LAURINBURG —Scotland County commissioners will talk about the impact a recent decision by the Laurinburg City Council to take its municipal solid waste to a Robeson County landfill instead of using the county service.
The commissioners will meet Monday at 7 p.m. at the A.B. Gibson building.
Earlier this month, the Laurinburg City Council approved a memorandum of understanding with Robeson County. Laurinburg. City Manager Charles Nichols III said the city will take its municipal solid waste — residential and business garbage — to Robeson County’s landfill in St. Pauls rather than taking it to Scotland County’s transfer station.
The city pays currently Scotland County $55.75 per ton to handle its municipal solid waste and $31.50 per ton to handle its yard waste, such as tree limbs and other outdoor debris.
Although Robeson County had originally said it would charge $38.50 per ton for solid waste, the negotiated price was $36.50 per ton, Nichols said.
The city will save more than $138,000 annually by taking its garbage to St. Pauls, Nichols said. The city did not enter an agreement with Robeson County for yard debris and limbs, Nichols said.
The $138,000 in savings includes the extra costs the city will incur in gas and vehicle maintenance by driving its garbage trucks to the landfill.
The county will adjust to the decreased demand for MSW disposal, according to County Patterson Kevin Patterson.
“With the city pulling out, it will cause us to have a reduction in revenues, Patterson said. “Basically, we’ll go in, look at our operations and find ways to streamline it.”
Patterson said the county will try to work with city staff to let them facilitate Laurinburg’s own leaf and limb disposal program.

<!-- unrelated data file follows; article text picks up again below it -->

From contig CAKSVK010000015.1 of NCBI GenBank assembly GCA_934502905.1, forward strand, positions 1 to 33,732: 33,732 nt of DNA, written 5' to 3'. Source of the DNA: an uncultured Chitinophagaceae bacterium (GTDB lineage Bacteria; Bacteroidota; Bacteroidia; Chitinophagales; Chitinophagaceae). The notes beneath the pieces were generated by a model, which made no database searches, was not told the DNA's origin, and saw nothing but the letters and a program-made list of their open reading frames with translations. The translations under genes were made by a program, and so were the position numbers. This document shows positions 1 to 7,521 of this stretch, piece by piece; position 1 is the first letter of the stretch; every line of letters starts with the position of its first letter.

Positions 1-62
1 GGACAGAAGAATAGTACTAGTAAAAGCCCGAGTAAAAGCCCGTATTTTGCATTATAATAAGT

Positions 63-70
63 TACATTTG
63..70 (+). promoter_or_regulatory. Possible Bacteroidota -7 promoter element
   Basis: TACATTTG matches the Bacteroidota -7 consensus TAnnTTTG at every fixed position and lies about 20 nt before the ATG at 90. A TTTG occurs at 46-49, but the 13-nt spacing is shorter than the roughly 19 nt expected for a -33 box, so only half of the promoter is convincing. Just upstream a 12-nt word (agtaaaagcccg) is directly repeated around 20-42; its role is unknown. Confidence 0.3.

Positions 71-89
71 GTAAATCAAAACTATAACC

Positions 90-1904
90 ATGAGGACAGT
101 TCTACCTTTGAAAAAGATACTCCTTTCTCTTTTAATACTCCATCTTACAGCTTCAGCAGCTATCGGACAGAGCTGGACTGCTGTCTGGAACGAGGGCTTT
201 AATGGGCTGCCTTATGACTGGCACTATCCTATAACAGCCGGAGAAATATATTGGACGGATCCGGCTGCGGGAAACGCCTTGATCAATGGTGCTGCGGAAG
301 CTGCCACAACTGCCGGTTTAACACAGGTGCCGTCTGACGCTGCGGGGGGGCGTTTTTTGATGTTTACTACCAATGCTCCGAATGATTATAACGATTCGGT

Also on Monday, the county board will consider appointments to boards and commissions. Several appointments were tabled last month to give applicants time to put their requests in writing to the board, asking either to be appointed or reappointed, according to County Manager Kevin Patterson. Possible appointments include:
Historic Properties Commission; Parks and Recreation Advisory Board;Laurinburg/Scotland County Drug and Crime Committee; Southeastern Family and Community Services; Aging Advisory Council; Laurinburg/Scotland County Planning and Zoning Board; Laurinburg/Scotland County Zoning Board of Adjustment; Scotland County Adult Day Care Home Community Advisory Committee; Scotland County Nursing Home Advisory Committee; Tourism Development Authority; Maxton/Scotland County Board of Adjustment and Appeals; Maxton/Scotland County Planning Board; Scotland County Zoning Board of Adjustment; Scotland Memorial Library Advisory Board, Southeastern Community and Family Services, and Wagram/Scotland County Zoning Board of Adjustment.
In other business, Patterson will address a request by the North Carolina Association of County Commissioners to develop a list of requests to state lawmakers. It is the lobbying arm of county commissioners in North Carolina.
“This is to make sure we get the greatest flexibility to meet as many of the local needs as possible,” Patterson said.
For example, changes in the homestead exemption law are often a cause for concern to commissioners, Patterson said, because they have a direct effect on senior citizens, how much property taxes they pay, and how much taxes the county receives.
Homestead exemption gives homeowners over the age of 65 and those who are disabled a tax break on the property at which they reside.
“What we’re looking for is, if the state is going to go in and change something like that — change something that affects revenue — we really hope that they will go to the association, get the counties involved,” Patterson said.
More discussions about what the county commissioners want to lobby for will likely take place in September, Patterson said.
In other business, the commissioners will mark the birthday of the Scotland County Memorial Library with a proclamation recognizing 75 years of service to the community.